Tips for Keeping Catalytic Converters Clean

Tips for Keeping Catalytic Converters Clean

As a repair shop owner, you know giving your customers repair estimates is a part of the business. One of the high-ticket items is that of catalytic converter replacement, a job that can run over $2,000; you would rather money was applied toward preventative maintenance since these hot-running emission-control parts could last for the life of the car. To that end, try offering the following suggestions for how to keep this important exhaust-system part functioning so your customers stay cool.

Inspect the Emission System

The first piece of advice to lay out for your customers is that they include testing and inspection of other emission-control parts during routine-maintenance stops. Checking the exhaust gas recirculation valve is especially critical. Explain that this device serves two functions when it works properly: First, it captures unspent fuel, a function that improves efficiency. Second, the EGR valve operates to keeps temperatures low enough to prevent damaging the catalytic converter. Though you can find a reliable catalytic converter scrap center to recycle a spent converter, that move should be a last resort.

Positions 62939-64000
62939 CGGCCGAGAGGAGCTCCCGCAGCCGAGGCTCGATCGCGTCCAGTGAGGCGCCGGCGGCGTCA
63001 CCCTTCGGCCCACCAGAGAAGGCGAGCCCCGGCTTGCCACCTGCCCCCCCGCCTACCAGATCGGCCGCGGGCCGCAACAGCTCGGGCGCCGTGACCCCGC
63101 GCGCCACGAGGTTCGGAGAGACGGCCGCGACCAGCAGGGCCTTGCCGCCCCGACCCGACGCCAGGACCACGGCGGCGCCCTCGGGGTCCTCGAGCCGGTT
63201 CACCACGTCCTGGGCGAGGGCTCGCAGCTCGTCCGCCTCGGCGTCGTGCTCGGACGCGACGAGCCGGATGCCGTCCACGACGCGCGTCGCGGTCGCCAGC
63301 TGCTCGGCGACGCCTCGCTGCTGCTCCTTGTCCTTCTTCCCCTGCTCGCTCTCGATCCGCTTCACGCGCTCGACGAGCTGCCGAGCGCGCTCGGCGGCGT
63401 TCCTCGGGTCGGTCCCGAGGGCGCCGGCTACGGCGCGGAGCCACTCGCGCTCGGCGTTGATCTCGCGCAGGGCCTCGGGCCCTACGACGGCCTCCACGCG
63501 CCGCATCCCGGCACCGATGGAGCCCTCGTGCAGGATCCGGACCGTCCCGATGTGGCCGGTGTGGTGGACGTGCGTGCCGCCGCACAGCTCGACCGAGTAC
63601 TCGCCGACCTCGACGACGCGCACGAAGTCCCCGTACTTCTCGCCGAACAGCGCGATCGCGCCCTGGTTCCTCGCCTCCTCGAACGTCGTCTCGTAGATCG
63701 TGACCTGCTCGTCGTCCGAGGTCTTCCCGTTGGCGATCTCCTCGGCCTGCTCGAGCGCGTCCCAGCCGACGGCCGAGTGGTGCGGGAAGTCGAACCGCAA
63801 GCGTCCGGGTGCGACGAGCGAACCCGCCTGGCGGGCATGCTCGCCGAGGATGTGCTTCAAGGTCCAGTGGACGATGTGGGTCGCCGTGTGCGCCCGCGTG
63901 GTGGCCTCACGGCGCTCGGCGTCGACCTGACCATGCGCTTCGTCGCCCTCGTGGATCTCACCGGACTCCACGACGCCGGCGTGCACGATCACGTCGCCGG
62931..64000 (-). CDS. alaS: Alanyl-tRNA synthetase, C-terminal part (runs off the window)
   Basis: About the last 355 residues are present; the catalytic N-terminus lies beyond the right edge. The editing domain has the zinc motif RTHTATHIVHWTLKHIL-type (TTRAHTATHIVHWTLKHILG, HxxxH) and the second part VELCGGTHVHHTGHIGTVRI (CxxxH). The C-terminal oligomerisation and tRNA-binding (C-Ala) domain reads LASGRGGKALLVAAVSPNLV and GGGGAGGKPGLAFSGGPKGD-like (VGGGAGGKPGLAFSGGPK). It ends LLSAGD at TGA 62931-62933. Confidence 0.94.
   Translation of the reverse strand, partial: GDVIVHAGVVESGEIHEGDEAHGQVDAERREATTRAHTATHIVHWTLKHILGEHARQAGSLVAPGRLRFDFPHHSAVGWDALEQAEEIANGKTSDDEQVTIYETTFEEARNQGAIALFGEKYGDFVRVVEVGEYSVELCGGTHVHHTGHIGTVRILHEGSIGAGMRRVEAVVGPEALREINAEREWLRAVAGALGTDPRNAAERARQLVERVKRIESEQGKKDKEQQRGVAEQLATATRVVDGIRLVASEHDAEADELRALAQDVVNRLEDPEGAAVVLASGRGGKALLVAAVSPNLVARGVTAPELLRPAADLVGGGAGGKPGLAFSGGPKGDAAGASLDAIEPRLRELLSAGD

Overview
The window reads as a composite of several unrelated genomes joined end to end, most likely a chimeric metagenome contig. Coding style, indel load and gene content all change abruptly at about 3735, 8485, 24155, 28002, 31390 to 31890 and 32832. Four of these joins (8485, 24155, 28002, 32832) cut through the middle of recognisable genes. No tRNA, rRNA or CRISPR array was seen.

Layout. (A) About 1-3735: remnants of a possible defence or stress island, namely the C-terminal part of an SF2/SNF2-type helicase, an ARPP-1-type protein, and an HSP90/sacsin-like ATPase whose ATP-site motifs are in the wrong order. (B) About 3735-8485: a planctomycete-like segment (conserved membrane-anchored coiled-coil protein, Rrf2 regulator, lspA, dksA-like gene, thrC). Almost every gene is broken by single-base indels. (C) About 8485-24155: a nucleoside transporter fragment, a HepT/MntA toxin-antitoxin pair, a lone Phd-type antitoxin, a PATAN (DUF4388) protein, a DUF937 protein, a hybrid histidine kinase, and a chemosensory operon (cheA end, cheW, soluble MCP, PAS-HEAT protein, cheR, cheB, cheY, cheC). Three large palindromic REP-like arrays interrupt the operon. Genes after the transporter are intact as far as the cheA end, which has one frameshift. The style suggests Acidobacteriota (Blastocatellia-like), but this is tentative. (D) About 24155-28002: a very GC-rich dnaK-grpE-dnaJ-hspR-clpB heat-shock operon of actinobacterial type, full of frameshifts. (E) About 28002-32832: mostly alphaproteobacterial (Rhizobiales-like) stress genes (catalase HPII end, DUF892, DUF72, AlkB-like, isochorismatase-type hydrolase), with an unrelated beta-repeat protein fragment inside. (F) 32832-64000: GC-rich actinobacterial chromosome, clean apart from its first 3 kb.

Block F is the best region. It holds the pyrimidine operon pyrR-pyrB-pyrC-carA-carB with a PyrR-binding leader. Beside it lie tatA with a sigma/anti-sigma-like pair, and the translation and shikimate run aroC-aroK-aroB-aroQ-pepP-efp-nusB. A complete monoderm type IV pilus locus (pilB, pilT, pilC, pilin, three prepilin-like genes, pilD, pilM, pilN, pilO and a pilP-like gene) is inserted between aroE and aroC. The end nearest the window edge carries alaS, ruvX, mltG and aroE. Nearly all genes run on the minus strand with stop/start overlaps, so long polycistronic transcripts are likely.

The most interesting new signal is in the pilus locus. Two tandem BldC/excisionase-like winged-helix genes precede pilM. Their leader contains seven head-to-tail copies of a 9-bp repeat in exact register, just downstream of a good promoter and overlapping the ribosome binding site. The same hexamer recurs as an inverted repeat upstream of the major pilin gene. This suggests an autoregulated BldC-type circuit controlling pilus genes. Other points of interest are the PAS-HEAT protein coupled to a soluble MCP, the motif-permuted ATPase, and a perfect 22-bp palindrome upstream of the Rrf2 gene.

Pay Attention to Dash Lights and Gauges

You are probably amazed at how often your customers ignore flashing lights and rising dials on the dash. Educate them on the signs of engine malfunctions and the meaning of these warning gauges. Stress that an excessively hot-running engine will not only destroy itself, but it can take the catalytic converter down with it.

Skip the Silicone

Over the years. silicone has proven to be an excellent leak sealant. You likely have used it in a number of auto applications. You may not be aware that this compound gives off caustic gasses when heated, which can damage both the engine and emission-control parts. Avoid using it in any hot engine areas, and pass this information along to customers who like to perform some of their own car repairs.

Watch the Exhaust

Have your customers look at the tailpipe of a well-running, warmed-up car. They should note that nothing visible comes out, unless the day is cold, where they will see vapors. Black or blue smoke from their own car, by comparison, will clog up the catalytic converter; they need to know to bring the car in for service at that point.

Preventative maintenance will keep your customers’ cars running efficiently and save them money by reducing the chances of costly repairs. By educating your new customers on how to care for expensive, crucial emission parts, you can convert them into lifelong consumers.

Post Comment

This site uses Akismet to reduce spam. Learn how your comment data is processed.